This is the first drawing in a deck of concept sketches I did for the FLIGHT exhibition at the Leonardo in Salt Lake City. This was a blue-sky proposal for the exterior of the building.
 This was a proposed "control tower" where young visitors could test their paper/model planes for distance. This was never built.
 This was a proposal for an entry tunnel made of 747 engine cowlings. Unfortunately the museum did not own the exterior space required for this.
 In the interior entry to the exhibit, I wanted to strike a spiritual note. The Tunnel of Dreams represents in rough chronological order the human dream of flying, from the first stone carvings all the way to the New Horizons probe. the tunnel focuses down on a sacred moment in the dream of flight, an American living room in July 1969, where two children watch the moon landing.
 Here is the finished Tunnel of Dreams, with almost 200 original illustrations of flying things real and imagined, from the first Sumerian winged gods, through DaVinci, to the Space Race and beyond.
 The technical aspect of the exhibit focused on the three main kinds of flight, aerodynamic, ballistic, and buoyant. So I designed a thematic kiosk for each idea.
 Here is the concept for buoyant flight.
 This is the finished kiosk for ballistic flight.
 This is the finished kiosk for buoyant flight.
 Hands-on, interactive experience for young visitors was a critical mission for the FLIGHT exhibition at the Leonardo. A flight simulator company was offering hardware and software as a donation. My task was to provide the cockpits and UI. Aside from the cost of creating realistic fighter plane cockpits, I was concerned that would create too individual and experience, making full participation by large school groups too exclusive and creating what I call "engines of disappointment". So this sketch shows my solution.
 We made two of these flight simulators. I feel that the "cool" factor is still there, but the open design allows for much greater participation and group fun.
 These were early concepts for interesting ways to repurpose actual military hardware as instructive exhibits. We eventually settled on more traditional casework. 
 Part of the mission of the FLIGHT exhibition at the Leonardo was to connect interested young visitors to further information and possible careers in flight. I was allergic to the idea of a dusty old pamphlet rack as a final note to our thrilling exhibit, so I came up with this kiosk concept for connecting visitors with further opportunity.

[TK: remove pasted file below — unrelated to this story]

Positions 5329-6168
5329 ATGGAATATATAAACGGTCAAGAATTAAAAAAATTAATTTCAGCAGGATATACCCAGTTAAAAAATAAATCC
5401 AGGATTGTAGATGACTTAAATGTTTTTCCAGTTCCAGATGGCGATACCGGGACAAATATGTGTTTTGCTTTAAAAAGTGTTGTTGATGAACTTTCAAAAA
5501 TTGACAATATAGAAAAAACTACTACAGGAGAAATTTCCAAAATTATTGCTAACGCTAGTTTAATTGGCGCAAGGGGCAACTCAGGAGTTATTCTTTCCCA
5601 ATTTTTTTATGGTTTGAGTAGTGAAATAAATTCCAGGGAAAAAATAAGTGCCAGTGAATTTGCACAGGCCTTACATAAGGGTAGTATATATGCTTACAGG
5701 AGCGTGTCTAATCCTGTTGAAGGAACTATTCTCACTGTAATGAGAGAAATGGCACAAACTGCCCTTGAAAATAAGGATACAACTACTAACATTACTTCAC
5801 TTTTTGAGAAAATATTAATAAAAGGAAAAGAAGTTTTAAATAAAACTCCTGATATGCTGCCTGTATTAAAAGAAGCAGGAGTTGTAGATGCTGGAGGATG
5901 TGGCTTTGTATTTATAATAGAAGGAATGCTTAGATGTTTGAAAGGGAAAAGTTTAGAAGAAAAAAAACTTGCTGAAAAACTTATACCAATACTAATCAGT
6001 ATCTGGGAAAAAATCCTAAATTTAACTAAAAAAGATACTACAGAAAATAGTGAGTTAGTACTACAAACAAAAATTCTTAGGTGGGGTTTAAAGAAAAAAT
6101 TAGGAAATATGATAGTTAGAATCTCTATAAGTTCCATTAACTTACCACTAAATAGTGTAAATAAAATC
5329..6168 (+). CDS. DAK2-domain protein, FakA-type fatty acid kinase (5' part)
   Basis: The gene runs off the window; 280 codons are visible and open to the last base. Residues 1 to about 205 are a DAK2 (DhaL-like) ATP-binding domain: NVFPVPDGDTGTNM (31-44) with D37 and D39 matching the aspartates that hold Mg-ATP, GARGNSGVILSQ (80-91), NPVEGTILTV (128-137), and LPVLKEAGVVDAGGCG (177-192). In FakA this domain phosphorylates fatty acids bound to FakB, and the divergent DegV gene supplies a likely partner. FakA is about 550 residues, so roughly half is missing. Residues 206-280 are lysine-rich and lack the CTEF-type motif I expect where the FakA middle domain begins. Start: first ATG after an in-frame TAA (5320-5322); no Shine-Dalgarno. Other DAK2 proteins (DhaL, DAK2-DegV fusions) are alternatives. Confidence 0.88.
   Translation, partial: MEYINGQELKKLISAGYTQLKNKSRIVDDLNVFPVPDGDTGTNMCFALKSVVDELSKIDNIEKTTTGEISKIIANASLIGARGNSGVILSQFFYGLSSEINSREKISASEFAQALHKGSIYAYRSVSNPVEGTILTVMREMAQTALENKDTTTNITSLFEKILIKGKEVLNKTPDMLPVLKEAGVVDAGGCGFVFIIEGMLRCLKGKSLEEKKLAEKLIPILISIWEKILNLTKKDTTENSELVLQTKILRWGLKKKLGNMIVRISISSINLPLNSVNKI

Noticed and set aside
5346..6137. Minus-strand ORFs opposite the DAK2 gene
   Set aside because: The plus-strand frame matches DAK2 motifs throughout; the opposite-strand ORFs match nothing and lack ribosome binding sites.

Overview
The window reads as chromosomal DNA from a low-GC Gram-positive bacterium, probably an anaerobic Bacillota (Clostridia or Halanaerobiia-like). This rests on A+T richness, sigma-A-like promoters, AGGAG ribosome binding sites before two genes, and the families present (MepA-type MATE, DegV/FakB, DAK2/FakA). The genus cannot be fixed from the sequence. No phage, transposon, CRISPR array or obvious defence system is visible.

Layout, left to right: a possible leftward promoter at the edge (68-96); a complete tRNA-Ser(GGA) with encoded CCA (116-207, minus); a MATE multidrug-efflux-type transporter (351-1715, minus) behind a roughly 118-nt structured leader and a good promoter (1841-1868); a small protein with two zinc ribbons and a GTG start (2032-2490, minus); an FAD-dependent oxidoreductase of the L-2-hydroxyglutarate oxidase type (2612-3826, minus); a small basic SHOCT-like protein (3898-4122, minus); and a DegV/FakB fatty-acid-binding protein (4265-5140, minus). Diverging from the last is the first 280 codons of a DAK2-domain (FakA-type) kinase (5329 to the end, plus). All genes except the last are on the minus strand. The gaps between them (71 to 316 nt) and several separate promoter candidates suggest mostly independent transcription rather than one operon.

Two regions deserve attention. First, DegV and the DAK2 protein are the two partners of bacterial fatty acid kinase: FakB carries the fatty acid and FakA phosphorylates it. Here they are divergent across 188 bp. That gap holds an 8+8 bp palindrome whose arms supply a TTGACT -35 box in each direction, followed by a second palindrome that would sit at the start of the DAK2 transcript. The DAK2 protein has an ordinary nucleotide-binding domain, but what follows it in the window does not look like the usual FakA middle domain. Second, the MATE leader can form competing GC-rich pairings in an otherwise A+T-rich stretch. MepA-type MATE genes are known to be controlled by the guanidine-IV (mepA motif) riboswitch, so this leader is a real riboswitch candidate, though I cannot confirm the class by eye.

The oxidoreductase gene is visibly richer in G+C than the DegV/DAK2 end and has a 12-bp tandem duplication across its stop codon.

For Disney's Descendants, we were tasked with inventing a field sport befitting the sons of princes and dragon slayers. We invented Tourney, a modern version of medieval combat games. The normally sleepy midfield is kept moving by "dragon fire" shot from these cannons - whose shape evokes a very famous Disney dragon that later makes an appearance in the film.
 Here is one of the two finished "dragon fire" cannons that keep the game moving on the Tourney field in Disney's Descendants.
 Disney's Descendants begins in the crowded slums of an Alcatraz-style prison island, the Isle of the Lost. Here every classic Disney villain and their henchman have been rounded up and place behind an enchanted barrier that leaves them powerless. So they eke out their miserable lives in poverty and rage. We jammed the open streets of the location with a thieves market of shacks and squalor. 
 We also made all kinds of ramshackle bracing to make it look like the whole place was about to fall down. The idea is that every slat and board on the Isle is on at least it's 5th use in life. We called all this garbage-shackery "Slumatecture".
 Here is Slumatecture in action on the Isle of the Lost in Disney's Descendants. The overarching idea of the Isle is that stripped of their powers, the imprisoned villains have no practical skills. So their world reflects their woeful inabilities at life.
 More rickety Slumatecture on the Isle of the Lost in Disney's Descendants.
 Sketch of the snow boarder's Snack Shack for Cloud 9. 
 The final, prefabbed shack built on top of a 12 deep pad of compacted snow, at 9,000 feet in elevation.
 My initial sketch of the dastardly weather control machine for Teen Beach Movie.